Sauntering through a farmer’s market last Saturday, I was struck with the realization that I was participating in an economy of privilege.  A level of monetary, white-inherited privilege afforded me the opportunity to take care of myself in wholesome sustenance and invest in my local food shed.  The belief, yet fallacy of neo-liberal stances, is that my consumerism is good and prudent and involved, but not self-serving.  We lack the connectivity ontology in how we cultivate and grow for our neighborhoods and blocks and families.  We look out for ourselves, filling a lucrative niche market in our capitalist culture.

The Trump era themes of seclusion and isolation for protection of oneself, propaganda advocating an insular preservation of an individual’s patch or island, is a malignant cancer through our urban agriculture growing movements and popularity in homesteading lifestyles.  If you can work to defend and protect your future, and yours alone, then you’re doing enough for societal ills.  “Personal acts of Love” should always trump “distant acts of service.”  To be sentient of the source is not enough.  Participating in a healthy food web requires more than consumerist driven action.  We have to engage in initiatives changing the language and dynamic of our food culture into one of community-based sustainability.

 

  • Lack of perennial efforts and intiatives
  • Scarcity Culture, seclusion
  • Trendy innovative

I watched a brilliant series on Netflix, titled “Top Chef.”  The array of colors extend beyond my bank of descriptive anchors and the cinematic angling of the scenes invoke a personal, sentient draw.  They’re beautiful stories.  Our stories.

Themes:  cultural absolutism, scarcity culture, elitism, self-sustainability, language, spiritual ecology, ethics, individual “self”, capitalism, priviledge-based participation, self-contained, connectivity ontology, an “ontology” in self-gratification and sentient of source

 

The Wailing Wall

 

A quilted patchwork of stone,  pristine and immutable to centuries of wind and rain and sun, breaks at the rim to blue.  Jews and seekers and the penitent congregate at the base of the cascade of ivory, a bulwark before the devoted and curious.  Tatters of parchment, icing the cracks and crevices with the glue of hope and heart, silently petition in their presence and poise.  The human condition, an impetus to our collective Muses as we face the blocks and links and layers, welcome of some ethereal ascent.  Motives of chant come in and out of audible, prayers bolstered in voice and vowel, or behind sealed eyes of the reverently motionless.  In the density of those searching and attentive and opening and silencing and sweating, you breathe “the breath inside the breath.”  Indian mystic, Kabir, understood the unspoken fraternity that comes alive in whom and to we’ve always been native.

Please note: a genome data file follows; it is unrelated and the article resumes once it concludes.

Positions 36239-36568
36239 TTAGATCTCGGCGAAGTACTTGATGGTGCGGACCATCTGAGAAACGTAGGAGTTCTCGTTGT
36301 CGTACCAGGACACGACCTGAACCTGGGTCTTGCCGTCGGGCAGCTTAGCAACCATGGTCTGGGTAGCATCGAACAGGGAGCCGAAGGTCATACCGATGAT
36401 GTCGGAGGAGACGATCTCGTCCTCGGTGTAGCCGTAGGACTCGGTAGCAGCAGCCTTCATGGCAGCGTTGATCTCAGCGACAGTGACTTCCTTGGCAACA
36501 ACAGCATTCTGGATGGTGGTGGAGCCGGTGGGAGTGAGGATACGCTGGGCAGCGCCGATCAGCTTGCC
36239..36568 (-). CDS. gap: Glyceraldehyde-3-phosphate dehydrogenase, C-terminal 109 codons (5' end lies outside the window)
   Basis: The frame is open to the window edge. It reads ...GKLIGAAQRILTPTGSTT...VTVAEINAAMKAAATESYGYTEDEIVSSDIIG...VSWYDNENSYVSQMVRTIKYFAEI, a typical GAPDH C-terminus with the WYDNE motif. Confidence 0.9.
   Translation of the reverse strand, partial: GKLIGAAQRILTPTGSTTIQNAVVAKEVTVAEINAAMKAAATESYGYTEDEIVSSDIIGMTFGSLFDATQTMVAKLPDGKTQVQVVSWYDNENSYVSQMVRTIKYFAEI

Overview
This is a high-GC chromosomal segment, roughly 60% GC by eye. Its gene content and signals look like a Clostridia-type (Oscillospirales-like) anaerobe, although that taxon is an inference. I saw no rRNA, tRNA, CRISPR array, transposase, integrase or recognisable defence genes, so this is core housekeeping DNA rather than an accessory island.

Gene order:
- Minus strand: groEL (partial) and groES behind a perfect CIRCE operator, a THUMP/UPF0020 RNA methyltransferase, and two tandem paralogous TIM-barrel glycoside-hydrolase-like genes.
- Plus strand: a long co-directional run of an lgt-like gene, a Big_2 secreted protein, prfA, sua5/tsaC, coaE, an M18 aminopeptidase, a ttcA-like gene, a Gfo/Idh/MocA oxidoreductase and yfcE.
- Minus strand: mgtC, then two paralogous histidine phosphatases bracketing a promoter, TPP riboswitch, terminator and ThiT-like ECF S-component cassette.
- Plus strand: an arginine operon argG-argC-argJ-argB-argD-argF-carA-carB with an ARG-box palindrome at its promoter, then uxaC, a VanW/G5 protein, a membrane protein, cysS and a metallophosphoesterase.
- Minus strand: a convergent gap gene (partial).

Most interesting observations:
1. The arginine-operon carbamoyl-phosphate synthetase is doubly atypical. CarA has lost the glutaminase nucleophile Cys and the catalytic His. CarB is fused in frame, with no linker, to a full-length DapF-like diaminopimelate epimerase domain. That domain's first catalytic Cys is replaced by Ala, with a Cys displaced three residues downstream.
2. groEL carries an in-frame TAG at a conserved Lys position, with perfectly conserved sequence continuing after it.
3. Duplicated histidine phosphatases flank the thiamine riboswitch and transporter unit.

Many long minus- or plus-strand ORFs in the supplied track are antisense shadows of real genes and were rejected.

The sanctity of the Wailing Wall, or maybe it’s a constructed sanctity rising in the air around it, regardless, is still alluring and enticing of a reality commonly lived outside of.

I miss it.

Let Go

You can’t recapture the faith of your youth; it’s a disconnected, false reality.  A blissful prison.

Pull up every staked belief objectifying and falsifying and personifying a deity into understandable, compartmentalized rigidity.  Let Go.  Embrace an ontological stance that calls for nakedness and vulnerability.  Become one with the acute responsibility threading through your actions and posture and cultivated attitude.

 

Lost Spry

I remember scrambling over the train, throwing my bike across my shoulder and climbing  stilled boxcars. Sopping wet, singing at the top of my lungs, and setting my sites on upcoming puddles promising the biggest splashes as I remounted from the other side.  In the spring and summer of 2014, the seams of  heaven loosened to historic levels of inclement rains on our semi-arid desert region; intoxicating balcony sessions filled my evenings with a slung hammock, interminable coffee allotments, and soul-wrecking books.

In the mornings, I had a circuit of figure eights I’d imprint around the trees:  praying and laughing, touching blooms and blossoms, whispering to the clouds, listening to serenity’s secrets as the morning bustle awoke, imposing her departure.  ‘Seducive’ has always been the tone of morning’s approach to my awake.  A tanilizing solemnity that enratpures and stimulates with the sensitivity and arousal of an old lover’s touch and presence, forever favored by time and its phlegmatic inducing; who is seemingly a closet, hopeless romantic.

There are trees I remember.  Scripted into creation for my discovery.  Their dendritic patterns lacing the sky as I lay on my back counting leaves, those heroic holdouts left self-commissioned under a moral obligation to grant us with color until winters reprise.  I guess it’s spots.    There are colors that have arisen behind my eyelids in meditation, eternally present.   The cool touch of rocks, whose embrace I still feel touching my skin as the seat to a masterpiece before my eyes.   Those places where divinity speaks without words and serenades without song.  Those moments of poetic glimmers, attuned to and surrendered in.  Symphonic interabiding of colors, breath, wishes, and bliss.  I have rocks and spots and trees held sacred to me. I’ve felt moments lapped in wonder.

I need to remember to be youthful. Remember to play. Remember to sing. Remember the euphoric moments ever present and waiting.

 

As the Earth Teaches: soft-hippie insights

I didn’t have to ask.  They were and had already been speaking, waiting for a heart to be attuned to timeless truths. The grassses and purples and expanse and silence and sun clearly spoke of a way of being, intoxicating and euphoric and simple and reminiscent. I was wooed by nature’s resident mystics.

The trees taught me to reach out.